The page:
Saturday, December 26, 2015

Hidden in plain sight

Isn’t it strange how people will occasionally pick a single aspect of a phenomenon to interpret as its essence, and then mock or argue another person for doing the exact same thing, only with a different aspect? We have all seen (maybe even been part) of those endless arguments over minuscule details in martial arts – is the hand held horizontally or vertically when punching; is the front foot in this or that stance held at the angle of 35 or 38 degrees; the supporting leg carries 55% or 60% of the weight..? Some training approaches, such as those common in Russian martial arts universe, don’t get stuck so much with the technical details, being declaratively based on principles, and will see the above debates as childish and the waste of time.

However, some of those schools will embrace one (or a couple) of those principles and concepts as their staple, other schools another one or few, and lo and behold – the debates and bickering are raging again! For example, on one end of the spectrum one may find schools that are almost entirely devoted to the work on the psychological and emotional equilibrium, breathing, maintaining composure and so on, in hope of being able to take advantage of such mental state and come up with physical solutions on the spot, in case of an unfortunate situation when they may need them. The other far end holds the belief that if the practitioners have a firm grasp of the mechanical principles, steeped in scientific foundations, it will in turn instill the deep sense of confidence and calmness, hence the ability to deal with the same potential calamities with efficiency. There are, of course the schools and methods that find themselves somewhere along the middle portion of the continuum, in hope of getting the best of both worlds. Interestingly enough, all those training avenues share the same problems.

Admittedly, I had spent time in both camps, and got something useful from each. Still, there was a missing element, and unfortunately either approach tends to be condescending on the exact portion of the fighting world that may hold the answer. But, let us see the main challenge first.

In their (often earnest) quest for the sound combative effect, so many of those schools and their practitioners spend their entire time and effort working on themselves, i.e. how to improve their own perceived efficiency and effectiveness in combat. Naturally, there is nothing wrong with such goal, but it is just one side of the equation. Years ago, I learned about the training dichotomy used in certain JKD circles, and it presents two different, and at the same time complementary, vantage points – self preservation and self perfection.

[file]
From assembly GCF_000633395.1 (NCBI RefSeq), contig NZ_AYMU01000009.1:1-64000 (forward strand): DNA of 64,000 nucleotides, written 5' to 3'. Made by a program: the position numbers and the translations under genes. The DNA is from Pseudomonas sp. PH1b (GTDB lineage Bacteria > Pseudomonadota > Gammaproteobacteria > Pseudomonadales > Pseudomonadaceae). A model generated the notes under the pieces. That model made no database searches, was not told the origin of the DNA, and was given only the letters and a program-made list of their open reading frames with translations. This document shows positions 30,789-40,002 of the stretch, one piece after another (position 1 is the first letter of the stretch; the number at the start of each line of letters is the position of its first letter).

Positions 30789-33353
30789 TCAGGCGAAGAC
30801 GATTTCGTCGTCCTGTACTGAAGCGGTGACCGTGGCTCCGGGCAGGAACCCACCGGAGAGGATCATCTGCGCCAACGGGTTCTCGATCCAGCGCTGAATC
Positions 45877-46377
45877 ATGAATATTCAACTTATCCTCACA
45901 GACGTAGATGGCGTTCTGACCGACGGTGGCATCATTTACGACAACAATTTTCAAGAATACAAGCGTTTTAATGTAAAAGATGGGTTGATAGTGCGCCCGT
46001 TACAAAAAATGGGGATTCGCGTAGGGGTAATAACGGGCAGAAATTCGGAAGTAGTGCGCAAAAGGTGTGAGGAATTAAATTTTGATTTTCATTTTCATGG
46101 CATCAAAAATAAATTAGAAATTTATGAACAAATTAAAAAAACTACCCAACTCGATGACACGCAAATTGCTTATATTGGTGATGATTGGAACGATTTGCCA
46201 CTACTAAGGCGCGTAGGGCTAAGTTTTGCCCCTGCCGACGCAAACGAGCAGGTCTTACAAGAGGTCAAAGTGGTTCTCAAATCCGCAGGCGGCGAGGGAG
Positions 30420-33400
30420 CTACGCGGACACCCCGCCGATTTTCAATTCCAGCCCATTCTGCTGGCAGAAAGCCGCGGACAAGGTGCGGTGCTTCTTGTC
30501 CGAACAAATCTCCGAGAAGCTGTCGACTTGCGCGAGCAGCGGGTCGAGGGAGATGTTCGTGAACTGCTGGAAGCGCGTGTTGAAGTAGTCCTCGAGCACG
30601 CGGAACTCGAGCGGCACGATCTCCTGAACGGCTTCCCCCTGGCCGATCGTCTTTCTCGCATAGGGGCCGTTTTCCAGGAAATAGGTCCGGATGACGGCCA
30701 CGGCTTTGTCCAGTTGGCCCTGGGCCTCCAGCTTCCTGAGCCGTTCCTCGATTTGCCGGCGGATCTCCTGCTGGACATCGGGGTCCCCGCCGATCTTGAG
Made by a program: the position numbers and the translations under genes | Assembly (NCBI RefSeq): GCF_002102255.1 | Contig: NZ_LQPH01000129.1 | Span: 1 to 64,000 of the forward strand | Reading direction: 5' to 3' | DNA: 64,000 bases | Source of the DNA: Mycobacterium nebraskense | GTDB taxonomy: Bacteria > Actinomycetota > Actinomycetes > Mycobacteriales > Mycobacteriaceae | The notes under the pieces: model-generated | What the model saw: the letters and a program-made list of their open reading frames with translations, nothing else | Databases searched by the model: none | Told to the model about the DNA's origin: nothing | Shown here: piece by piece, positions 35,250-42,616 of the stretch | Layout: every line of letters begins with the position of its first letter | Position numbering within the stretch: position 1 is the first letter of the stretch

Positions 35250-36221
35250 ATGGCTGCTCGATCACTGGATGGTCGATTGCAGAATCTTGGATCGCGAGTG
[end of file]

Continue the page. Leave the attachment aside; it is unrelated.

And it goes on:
If I have managed to get my point across with any success, it is clear that the problem of most RMA systems is the almost exclusive dedication to the latter part. Having that in mind, they work for the most part in the learning/discovery environment, with slow movement and drills, but rarely in the practicing and functionalization mode, with resisting partners who are actively looking to hinder the attempted actions. Even when working with some commitment and considerable energy, they usually lack the intention. The related aspects of this problem have been already discussed on this blog, so I will move the part that seeks the solution.

Again, if you read the description of the challenge in the previous paragraph, some sort of criteria for the “cure” starts emerging – resisting partners (NOTE: we are still talking training partners, not opponents or enemies), effort to hinder the action, in order to actually take over the advantageous position. I don’t know about you, but it sounds very much like sports to me. That said, it bears saying right here: I do not think it is necessary to compete and get involved with the entire dominance/hierarchical paradigm. Adding that segment of training methodology to your work is very much needed. Finding the right balance should enable the trainees to reap the benefits of such training, without getting bogged down with the injuries, frustration, overexertion and other maladies often associated with serious competitive training.
Be the fulcrum - hold balance
Why is sportive approach useful? Well, it puts you in touch with the fundamental part of any combative training – the other. And I mean it in more than a simple prop, something to deal with or an object for your techniques/action. The training partner is not just the helper (as important as that role is), but also the measure of your training, pushing you toward your goal, maybe even challenging and redefining that goal.

In the end, don’t be superficial on a different surface, but believe you are better than those who are unable to dig deeper on another. Look for the building blocks of any training methodology, past the visual, technical and/or ideological differences; avoid becoming entangled in the terminology and go for the substance… It can only help you grow in training.

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